This is most probably the mother of all controversial and thorny subjects, at this precise moment. However, now that the FDA has fully approved Pfizer’s Covid-19 vaccine, I strongly believe that businesses and society at large need to take all steps necessary to normalise the act of getting vaccinated.
Vaccine hesitancy is and has been a growing social problem, well before COVID-19 came about. So much so, that in 2019, the WHO declared this vaccine hesitancy as top-10 threat to global health, with clear economic implications.
So my appeal to business leaders and business representative organisations, is to make sure that the response to this rising threat, is a strong and united front to make sure that vaccination against COVID-19 becomes mandated. Such a step, would go a long way toward fostering the social norms that can either mitigate or exacerbate this pandemic.
The debate around the mandating of COVID-19 vaccines seems to be stuck around legalistic views that mandates compel people to get vaccinated. But this ignores the potent symbolic value that mandates provide, especially in times of intense societal flux. We face a novel disease, and we’re armed with new vaccines created using novel approaches.
With Covid-19 still existent and new variants emerging, we also face unprecedented uncertainty that has no end in sight. This combination of novelty and uncertainty means that societal understandings of what we are or should be doing are in stat of constant flux, which means that they are there to be formed – they are up for grabs….and whom should we allow to grab them? I cannot see a better basis that having these societal understandings based and grabbed by science, rather than any other lunatic. Therefore, the faster we firmly establish social norms that uphold public health (i.e.getting vaccinated), the faster they become taken-for-granted ways to behave, and the faster we bring the pandemic under control.
The social problem we face is what social scientists call social mobilisation. Social mobilisation involves getting large numbers of people to perform a behaviour that is only beneficial when done by the vast majority of people. Let us take waste recycling as an example. If just one person recycles, their efforts are negligible. But if millions of people recycle, there are tremendous environmental benefits. The same logic holds for vaccination — the real benefit occurs only when all or almost all of the population is vaccinated. To address a range of social problems, the task is to get a significant number of people to engage in certain behaviors.
Research shows that social norms play a critical role in social mobilisation. This is because social norms contain “normative information” about what people are or ought to be doing. When people see certain behaviors (e.g., getting vaccinated) as commonplace, they then believe there is widespread agreement that the behaviour is the good or right thing to do and are more likely to act in accordance with the social norm.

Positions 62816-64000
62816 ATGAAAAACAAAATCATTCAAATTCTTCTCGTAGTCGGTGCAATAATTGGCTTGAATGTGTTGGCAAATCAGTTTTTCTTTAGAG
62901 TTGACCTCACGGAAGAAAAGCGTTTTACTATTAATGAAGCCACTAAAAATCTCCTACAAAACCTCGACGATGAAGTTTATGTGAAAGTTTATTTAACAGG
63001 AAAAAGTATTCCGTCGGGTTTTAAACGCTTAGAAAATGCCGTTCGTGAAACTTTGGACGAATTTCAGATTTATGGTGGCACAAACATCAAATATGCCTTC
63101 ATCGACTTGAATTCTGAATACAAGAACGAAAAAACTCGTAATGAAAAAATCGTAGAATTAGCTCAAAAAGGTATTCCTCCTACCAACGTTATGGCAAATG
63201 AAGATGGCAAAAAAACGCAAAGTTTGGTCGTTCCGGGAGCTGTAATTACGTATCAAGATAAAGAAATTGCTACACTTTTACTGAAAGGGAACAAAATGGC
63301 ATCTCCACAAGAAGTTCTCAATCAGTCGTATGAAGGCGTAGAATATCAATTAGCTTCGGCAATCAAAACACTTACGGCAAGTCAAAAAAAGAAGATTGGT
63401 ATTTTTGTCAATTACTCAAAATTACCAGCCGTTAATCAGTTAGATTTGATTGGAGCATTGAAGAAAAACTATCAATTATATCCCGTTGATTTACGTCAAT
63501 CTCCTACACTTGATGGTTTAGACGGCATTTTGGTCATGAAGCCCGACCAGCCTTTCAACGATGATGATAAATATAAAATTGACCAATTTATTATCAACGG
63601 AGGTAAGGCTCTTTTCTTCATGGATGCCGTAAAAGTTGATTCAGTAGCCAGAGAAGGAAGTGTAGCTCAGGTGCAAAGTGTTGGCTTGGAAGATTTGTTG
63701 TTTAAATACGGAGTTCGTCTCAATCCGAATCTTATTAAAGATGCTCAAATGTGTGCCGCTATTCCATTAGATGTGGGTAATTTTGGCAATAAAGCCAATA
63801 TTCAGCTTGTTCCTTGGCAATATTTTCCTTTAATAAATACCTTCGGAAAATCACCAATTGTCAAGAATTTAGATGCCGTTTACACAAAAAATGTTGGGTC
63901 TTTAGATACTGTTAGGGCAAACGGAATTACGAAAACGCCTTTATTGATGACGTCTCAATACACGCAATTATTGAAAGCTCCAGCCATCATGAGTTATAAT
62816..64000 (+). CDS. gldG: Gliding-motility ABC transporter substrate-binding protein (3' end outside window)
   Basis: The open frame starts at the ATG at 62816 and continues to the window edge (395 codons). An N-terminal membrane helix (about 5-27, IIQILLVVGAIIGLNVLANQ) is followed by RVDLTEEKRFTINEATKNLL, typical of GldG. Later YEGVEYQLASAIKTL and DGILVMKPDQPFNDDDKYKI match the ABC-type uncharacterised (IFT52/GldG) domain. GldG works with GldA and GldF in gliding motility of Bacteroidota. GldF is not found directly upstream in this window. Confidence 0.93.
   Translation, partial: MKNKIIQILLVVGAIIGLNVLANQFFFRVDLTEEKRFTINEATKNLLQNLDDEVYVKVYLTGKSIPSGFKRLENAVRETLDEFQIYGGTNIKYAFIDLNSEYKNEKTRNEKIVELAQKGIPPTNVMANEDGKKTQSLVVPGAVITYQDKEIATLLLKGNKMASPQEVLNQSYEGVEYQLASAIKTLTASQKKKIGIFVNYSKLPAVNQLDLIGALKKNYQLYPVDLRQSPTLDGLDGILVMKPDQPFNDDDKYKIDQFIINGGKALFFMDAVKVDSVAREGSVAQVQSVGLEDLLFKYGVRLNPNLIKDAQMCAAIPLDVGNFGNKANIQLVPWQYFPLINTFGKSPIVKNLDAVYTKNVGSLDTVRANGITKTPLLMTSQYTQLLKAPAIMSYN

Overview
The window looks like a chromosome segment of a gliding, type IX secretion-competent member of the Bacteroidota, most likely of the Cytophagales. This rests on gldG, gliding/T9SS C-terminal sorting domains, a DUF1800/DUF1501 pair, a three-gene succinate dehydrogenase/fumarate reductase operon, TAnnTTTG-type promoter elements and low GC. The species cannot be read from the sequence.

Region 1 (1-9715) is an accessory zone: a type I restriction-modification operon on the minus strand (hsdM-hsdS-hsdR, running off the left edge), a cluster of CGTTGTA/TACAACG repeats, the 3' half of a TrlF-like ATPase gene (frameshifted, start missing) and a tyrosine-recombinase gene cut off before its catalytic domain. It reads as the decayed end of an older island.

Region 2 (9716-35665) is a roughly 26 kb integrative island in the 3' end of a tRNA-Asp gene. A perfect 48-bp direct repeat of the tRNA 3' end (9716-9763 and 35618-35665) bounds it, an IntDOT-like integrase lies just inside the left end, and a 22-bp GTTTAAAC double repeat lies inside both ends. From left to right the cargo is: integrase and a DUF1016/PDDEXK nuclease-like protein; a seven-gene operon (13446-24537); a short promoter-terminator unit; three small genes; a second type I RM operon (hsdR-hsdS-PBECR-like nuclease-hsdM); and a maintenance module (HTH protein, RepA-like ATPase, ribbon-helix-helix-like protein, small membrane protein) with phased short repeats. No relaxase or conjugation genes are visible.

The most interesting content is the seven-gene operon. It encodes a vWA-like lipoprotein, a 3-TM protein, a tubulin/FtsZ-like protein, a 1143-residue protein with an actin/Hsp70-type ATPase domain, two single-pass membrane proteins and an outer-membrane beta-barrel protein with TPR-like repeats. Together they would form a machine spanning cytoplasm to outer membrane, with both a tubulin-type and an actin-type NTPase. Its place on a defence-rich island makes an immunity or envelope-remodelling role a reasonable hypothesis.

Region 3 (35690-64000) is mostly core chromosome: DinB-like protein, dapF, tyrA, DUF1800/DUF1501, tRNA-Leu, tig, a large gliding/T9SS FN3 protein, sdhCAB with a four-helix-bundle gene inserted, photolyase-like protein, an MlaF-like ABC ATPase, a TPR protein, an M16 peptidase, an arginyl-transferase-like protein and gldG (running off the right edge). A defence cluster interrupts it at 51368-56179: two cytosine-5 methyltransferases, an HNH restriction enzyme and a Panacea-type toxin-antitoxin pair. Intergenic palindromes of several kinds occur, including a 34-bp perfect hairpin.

And here’s where mandates come in.
Mandates and laws not only have a legal function (“you are required to do X”) but also a symbolic function (signaling that “doing X is a natural thing to do”). What keeps most of us from committing crimes is not constantly thinking about the rules and the punishments we may suffer for breaking them. Rather, we automatically do things that feel normal. Let us take wearing a seatblet in a car, as an example. Most of us today wear them not because we’re afraid of being punished for violating the law, but because doing so has become “natural.” As sociological research has documented, laws and regulations help create social norms and shared understanding because it’s societal institutions — governments, schools and businesses — that collectively construct the world we take for granted. In essence, through their policies, approaches and procedures, social institutions help create a world where certain things become unquestioned.
So, conversely, when society and businesses don’t mandate vaccination, it delegitimizes the Covid-19 vaccines by suggesting that the science is unsettled and that waiting to get vaccinated is prudent. In turn, this stance fuels vaccine hesitancy, thereby preventing the social mobilisation needed to bring the pandemic under control.
Some business leaders are hesitant to enter the fray on vaccination, viewing it as a political issue. Yet business leaders and their representatives have a very important say on important social issues and in the construction of social norms through their policies and actions.
To bring the pandemic under control, everyone or almost everyone needs to come to see that getting vaccinated as the unquestioned, right thing to do for themselves and for others…..by establishing and diffusing social norms that uphold science. Mandating the vaccines can help do just that.